(One of a series of weekday posts on the life of Winston S. Churchill.)
In August 1929 Churchill, with his son, Randolph, his brother, Jack, and Jack’s son, Johnny, arrived in Quebec City to begin an almost three month tour of Canada and the United States.
Churchill wrote Clementine from Quebec:
We stayed at the Chateau Frontenac, a tremendous hotel on the most modern lines. Saturday we saw all the sights, the Citadel, Wolfe’s Cove and the Plains of Abraham, where the battle which decided the fate of Canada was fought. …That evening Churchill looked across the Saint Lawrence River from his hotel window. He saw the large Rothmere paper mills lit up and said to Randolph:
Late in the afternoon …we took an open motor car and went off twenty miles into the blue. I wanted to see the country at close quarters and nibble the grass and champ the branches. We saw hills and forests scarcely trodden by the foot of man, every kink of tree growing im primeval confusion and loveliest [streams] splashing down to the rivers. …
”Fancy cutting down those beautiful trees we saw this afternoon to make pulp for those newspapers, and calling it civilization.”Here are links to the Frontenac, and the tourist sites of the City of Quebec and the Province of Quebec.
If you haven’t visited Quebec, I hope you do. The city is set above the St. Lawrence with the views on a clear day stretching for miles. It’s very easy to get about; just watch those cobblestones in “The Old City.”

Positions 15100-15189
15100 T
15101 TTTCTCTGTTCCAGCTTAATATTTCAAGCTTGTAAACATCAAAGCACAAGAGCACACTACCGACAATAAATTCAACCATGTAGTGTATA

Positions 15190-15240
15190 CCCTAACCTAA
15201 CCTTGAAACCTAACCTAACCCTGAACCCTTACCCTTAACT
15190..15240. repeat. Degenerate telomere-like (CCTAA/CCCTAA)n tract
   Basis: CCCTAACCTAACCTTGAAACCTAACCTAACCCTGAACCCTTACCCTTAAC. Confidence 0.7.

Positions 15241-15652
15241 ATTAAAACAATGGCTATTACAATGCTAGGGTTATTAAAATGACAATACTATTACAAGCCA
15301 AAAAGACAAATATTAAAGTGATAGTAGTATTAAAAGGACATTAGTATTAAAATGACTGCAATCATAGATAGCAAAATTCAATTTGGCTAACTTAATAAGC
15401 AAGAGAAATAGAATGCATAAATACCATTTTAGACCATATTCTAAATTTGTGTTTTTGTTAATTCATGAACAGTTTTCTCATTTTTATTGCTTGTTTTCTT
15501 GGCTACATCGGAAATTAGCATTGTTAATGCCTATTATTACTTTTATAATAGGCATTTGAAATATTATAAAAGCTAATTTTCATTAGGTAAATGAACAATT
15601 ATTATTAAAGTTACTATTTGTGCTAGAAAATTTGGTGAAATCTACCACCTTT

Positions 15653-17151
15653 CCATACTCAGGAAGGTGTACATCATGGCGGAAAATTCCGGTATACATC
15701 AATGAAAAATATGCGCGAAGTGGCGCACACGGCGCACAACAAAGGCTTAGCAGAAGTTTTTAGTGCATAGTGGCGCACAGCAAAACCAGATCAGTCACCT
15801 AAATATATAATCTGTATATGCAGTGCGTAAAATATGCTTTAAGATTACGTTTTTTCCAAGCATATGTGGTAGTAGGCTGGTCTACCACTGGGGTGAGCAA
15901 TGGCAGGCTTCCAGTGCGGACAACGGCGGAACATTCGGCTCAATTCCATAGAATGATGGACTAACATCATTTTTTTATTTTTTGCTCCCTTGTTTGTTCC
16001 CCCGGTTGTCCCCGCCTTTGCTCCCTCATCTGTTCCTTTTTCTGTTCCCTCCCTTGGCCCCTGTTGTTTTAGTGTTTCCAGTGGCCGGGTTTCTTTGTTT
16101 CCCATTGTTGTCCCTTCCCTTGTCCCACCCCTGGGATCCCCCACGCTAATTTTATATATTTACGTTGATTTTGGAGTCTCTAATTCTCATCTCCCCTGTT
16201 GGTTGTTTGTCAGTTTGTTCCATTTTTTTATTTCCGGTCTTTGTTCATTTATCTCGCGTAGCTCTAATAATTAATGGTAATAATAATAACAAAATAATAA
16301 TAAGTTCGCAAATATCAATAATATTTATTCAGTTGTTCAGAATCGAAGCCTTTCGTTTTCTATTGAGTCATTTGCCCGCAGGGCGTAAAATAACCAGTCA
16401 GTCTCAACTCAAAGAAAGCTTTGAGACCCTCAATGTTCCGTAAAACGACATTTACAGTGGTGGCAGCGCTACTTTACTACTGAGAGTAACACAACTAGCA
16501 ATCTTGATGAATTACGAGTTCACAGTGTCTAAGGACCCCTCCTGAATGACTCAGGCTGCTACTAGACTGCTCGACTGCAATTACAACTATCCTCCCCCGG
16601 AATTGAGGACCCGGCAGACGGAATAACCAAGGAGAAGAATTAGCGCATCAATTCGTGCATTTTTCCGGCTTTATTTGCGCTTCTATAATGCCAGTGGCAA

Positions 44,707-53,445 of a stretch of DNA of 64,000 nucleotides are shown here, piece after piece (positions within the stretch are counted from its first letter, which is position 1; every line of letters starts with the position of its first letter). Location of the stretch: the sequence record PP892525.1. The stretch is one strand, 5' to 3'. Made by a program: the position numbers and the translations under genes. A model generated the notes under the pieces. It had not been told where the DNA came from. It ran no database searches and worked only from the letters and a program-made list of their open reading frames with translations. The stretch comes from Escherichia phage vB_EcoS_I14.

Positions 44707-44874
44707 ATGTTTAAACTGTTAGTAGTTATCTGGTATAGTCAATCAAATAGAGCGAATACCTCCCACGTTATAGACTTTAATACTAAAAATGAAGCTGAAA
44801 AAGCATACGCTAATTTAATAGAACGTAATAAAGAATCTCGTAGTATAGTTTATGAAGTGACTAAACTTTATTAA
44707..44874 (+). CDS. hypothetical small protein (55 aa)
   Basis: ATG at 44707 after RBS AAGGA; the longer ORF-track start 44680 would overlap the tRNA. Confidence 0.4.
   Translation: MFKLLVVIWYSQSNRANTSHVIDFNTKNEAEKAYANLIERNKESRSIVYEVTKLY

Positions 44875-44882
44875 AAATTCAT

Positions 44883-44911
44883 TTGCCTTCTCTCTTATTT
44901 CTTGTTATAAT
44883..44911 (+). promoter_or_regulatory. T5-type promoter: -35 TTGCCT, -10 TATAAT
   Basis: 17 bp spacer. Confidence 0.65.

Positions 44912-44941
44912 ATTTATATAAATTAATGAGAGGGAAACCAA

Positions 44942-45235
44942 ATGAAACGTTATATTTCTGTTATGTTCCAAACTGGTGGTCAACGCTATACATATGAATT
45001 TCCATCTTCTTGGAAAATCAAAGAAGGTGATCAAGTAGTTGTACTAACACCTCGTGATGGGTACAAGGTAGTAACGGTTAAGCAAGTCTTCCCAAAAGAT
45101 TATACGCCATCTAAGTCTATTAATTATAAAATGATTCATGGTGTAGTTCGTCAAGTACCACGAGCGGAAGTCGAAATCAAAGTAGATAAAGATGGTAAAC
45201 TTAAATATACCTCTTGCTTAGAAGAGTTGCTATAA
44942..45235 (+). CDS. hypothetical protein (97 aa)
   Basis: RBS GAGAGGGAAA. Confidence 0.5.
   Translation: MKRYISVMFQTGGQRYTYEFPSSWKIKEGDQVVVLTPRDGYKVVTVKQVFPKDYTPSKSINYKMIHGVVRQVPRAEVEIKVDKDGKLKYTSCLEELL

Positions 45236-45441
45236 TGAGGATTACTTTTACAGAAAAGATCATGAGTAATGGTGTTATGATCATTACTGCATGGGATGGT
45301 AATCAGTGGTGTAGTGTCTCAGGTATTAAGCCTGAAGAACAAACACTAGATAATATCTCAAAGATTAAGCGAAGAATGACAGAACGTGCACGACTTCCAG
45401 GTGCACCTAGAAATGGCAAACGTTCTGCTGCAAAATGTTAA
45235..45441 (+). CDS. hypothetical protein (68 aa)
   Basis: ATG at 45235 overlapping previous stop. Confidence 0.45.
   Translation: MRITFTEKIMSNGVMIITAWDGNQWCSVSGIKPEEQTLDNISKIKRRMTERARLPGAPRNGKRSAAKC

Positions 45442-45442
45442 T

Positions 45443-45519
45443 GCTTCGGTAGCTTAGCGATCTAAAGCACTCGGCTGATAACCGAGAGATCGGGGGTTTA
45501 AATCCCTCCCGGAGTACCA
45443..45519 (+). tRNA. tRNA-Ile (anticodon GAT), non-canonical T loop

The surrounding countryside is magnificent. Within an hour’s drive of the city you”ll find yourself, like Churchill, in a primeval, Alpine-like countryside of forests, glens and snow-capped mountains.
Visiting Quebec allows you to experience much of what is wonderful about Europe. Only for Americans, Quebec is more easily accessed and less expensive.
The extracts from Churchill’s letter are found in Speaking for Themselves: The Personal Letters of Winston and Clementine Churchill. Edited by their daughter, Mary Soames. (pgs. 336-338)
The “Fancy cutting down ….” remark is found in a diary Randolph kept of the trip. Martin Gilbert quotes it in In Search of Churchill: A Historian’s Journey. (p. 228)